The Expected Value Fallacy in State v. Wright

David H. Kaye

Pennsylvania State University, Penn State Law

September 1, 2011

Jurimetrics, Vol. 51, No. 4, Fall 2011

In State v. Wright, 253 P.3d 838 (Mont. 2011), the Montana Supreme Court rejected a defendant's claim that allegedly false and misleading expert testimony and closing argument about the number of individuals with a particular DNA profile who lived in the state amounted to a violation of due process of law. However, the opinion does not adequately articulate the nature of the error in the testimony and is ambiguous in its discussion of the appropriate limits on the admission of DNA source-attribution testimony. This essay explains that the expert's testimony is an instance of an "expected value fallacy." This fallacy consists of thinking that the expected number of matching DNA profiles necessarily is the only plausible number of such profiles.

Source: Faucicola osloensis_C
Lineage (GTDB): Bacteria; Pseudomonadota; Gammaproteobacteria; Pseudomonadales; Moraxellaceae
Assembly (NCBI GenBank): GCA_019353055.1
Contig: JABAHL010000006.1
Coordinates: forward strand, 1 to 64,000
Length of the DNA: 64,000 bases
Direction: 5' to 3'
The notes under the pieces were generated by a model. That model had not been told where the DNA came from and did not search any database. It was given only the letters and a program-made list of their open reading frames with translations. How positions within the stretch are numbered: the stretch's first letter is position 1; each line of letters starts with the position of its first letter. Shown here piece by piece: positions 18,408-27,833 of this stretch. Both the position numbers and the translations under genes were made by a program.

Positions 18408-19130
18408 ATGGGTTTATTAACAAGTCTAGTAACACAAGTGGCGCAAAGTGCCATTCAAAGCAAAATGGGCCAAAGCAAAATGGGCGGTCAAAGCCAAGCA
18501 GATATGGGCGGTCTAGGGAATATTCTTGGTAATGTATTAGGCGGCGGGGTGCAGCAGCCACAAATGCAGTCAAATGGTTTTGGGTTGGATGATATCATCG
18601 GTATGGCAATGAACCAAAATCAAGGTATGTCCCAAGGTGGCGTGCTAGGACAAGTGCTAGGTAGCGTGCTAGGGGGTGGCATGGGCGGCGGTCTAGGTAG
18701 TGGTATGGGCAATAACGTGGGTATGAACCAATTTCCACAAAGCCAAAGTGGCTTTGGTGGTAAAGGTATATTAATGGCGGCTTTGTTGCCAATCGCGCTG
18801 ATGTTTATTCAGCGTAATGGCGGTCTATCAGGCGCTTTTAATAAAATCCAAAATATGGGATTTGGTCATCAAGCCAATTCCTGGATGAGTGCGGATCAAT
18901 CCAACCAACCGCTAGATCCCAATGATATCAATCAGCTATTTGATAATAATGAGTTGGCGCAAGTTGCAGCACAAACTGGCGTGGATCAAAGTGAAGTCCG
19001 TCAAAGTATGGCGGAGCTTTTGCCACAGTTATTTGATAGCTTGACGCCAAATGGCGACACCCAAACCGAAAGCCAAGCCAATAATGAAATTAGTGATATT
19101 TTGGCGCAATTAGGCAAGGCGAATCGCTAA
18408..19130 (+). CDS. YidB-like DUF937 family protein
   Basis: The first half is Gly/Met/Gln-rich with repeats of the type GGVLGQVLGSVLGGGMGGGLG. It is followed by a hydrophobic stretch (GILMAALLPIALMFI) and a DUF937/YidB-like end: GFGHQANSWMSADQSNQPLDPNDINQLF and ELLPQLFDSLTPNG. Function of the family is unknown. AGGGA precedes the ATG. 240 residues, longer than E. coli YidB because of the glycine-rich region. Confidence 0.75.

Number of Pages in PDF File: 5

Keywords: DNA evidence, forensic science, due process, random match probability, uniqueness, source attribution

JEL Classification: C10,C11

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Date posted: September 3, 2011  

Suggested Citation

Kaye, David H., The Expected Value Fallacy in State v. Wright (September 1, 2011). Jurimetrics, Vol. 51, No. 4, Fall 2011. Available at SSRN: http://ssrn.com/abstract=1921082

Contact Information

David H. Kaye (Contact Author)
Pennsylvania State University, Penn State Law ( email )
Lewis Katz Building
University Park, PA 16802
United States

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